As for the impact on the body, strangely enough, the impact is much less than with shoes as long as you run with the forefront of your feet (and not landing on your heels). I must say I felt quite light on my feet (if you recall, had a pair of falls on my last hike, due to ankles buckling – but I was also carrying 15 kgs gear!).

 

Walking the line
Walking the line barefoot and feeling the warm floor beneath.

Views along the way

Kowloon Peak offers a number of interesting view points, especially on Sai Kung. On this period of the year, silver grass start showing, so that makes a quite lovely foreground for pictures. As I was focused on running, I did not take much photographic gear with me, using only my Iphone for these pics.

Silver fern
A lovely view of Sai Kung with silver fern in the foreground.

At the Kowloon peak observation platform, you can sometimes take some nice nostalgic pictures of onlookers while they embrace the view before them.

A lady looks on Sai Kung from the Kowloon peak observation point
Kowloon Peak observation point

 

Reactions from others

Of course, running/hiking barefoot is an activity a bit extreme/marginal, so you will inevitably elicit reactions from the people you cross (and God knows there are a LOT of hikers on Kowloon Peak on a Sunday!). Hongkongese are quite conservative re. footwear, but they are accustomed to walking barefoot at home. Some reactions are of surprise, others can inquire if you are ok (a lady asked me if I was ok, when she saw me walking barefoot). One older guy even gave me a thumbs up.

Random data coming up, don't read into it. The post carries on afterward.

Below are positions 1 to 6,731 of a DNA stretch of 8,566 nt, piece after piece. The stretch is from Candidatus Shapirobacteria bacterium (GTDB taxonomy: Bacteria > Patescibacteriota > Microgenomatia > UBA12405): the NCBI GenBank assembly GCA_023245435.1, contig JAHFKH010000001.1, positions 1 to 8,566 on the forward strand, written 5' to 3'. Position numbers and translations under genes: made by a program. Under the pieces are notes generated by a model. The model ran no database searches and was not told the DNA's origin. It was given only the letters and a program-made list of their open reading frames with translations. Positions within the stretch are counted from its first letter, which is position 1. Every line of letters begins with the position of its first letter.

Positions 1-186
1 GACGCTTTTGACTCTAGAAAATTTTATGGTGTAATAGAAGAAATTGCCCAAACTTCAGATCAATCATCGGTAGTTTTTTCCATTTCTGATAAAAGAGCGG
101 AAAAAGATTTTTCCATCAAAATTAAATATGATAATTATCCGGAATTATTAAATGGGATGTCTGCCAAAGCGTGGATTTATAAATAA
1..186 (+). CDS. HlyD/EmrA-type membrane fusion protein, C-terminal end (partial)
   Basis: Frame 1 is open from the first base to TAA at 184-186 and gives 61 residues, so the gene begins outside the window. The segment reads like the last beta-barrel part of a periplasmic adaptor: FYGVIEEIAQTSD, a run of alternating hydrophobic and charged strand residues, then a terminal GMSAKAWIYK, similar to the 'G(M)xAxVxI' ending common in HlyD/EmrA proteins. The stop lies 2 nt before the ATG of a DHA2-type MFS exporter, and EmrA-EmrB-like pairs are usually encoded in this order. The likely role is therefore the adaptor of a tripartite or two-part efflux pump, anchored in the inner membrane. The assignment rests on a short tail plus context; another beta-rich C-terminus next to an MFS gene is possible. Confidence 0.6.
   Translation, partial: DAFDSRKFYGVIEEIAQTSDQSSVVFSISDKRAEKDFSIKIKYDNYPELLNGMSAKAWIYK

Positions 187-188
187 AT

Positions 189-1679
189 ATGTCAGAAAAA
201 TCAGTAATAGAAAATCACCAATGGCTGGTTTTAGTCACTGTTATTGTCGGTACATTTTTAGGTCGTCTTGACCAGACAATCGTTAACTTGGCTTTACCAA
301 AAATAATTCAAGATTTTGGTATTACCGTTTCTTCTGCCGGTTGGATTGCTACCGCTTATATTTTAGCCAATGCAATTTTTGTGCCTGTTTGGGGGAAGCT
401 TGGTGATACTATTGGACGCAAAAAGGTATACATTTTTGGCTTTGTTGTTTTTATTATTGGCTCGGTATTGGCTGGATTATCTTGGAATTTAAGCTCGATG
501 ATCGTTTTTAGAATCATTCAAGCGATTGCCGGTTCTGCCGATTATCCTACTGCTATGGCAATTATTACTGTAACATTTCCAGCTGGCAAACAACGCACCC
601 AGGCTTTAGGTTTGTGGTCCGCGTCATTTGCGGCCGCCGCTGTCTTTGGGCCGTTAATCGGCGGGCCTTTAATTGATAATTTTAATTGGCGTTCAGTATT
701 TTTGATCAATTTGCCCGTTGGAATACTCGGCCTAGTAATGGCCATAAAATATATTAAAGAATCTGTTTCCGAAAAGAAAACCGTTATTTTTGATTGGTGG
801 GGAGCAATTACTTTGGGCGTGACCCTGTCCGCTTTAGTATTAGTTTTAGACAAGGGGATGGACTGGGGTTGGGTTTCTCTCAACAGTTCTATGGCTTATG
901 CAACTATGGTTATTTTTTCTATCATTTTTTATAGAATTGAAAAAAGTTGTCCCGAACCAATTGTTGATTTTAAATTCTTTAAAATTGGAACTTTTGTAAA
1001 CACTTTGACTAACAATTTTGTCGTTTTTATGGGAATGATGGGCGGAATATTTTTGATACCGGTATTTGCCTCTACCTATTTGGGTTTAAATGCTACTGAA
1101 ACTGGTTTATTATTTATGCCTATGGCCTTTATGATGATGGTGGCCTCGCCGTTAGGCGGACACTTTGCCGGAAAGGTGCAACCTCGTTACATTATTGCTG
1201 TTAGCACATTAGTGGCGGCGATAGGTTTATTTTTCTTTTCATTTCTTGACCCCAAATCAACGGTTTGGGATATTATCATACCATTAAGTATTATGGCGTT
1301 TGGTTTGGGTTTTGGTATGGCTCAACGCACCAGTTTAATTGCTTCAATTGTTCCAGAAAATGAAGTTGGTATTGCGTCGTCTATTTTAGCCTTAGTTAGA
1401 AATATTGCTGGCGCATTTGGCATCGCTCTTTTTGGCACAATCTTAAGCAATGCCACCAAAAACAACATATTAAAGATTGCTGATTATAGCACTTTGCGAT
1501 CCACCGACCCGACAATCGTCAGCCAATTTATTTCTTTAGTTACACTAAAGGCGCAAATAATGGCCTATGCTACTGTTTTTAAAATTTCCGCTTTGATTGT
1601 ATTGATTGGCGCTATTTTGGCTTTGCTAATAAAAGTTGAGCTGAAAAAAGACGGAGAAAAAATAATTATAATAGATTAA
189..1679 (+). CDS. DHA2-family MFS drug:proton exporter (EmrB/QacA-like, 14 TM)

A smile and confident demeanor will solve those little situations. After all, you do what you like. Obviously, barefoot running is not for you if you cannot feel free to be “different”. It also requires quite some confidence in yourself.

Wild Encounters

Three wild boards
Wild boars forage on Jat’s Incline

I guess this passage will come across as cliché when it comes to running “close to nature”… But I did encounter some wild boars on Jat’s Incline. I stopped by to take a picture and then resumed running. While many accounts talk of the danger of these animals charging you, I left them alone and they didn’t care about me running past.

So, if you ever encounter wild boars, just give them a wild berth. In this case, it was three specimens with a juvenile. Trying to caress these animals, feeding them or getting too close might lead them to feel threatened and to charge, so please never try anything like that.

Hiking barefoot?

As I mentioned earlier, this time, I hiked/ran on a flat road. While there were inconveniences such as gravel and stones, it was not climbing up on suicide cliff in any way. I have not yet done something like that, as my main focus when hiking is safety.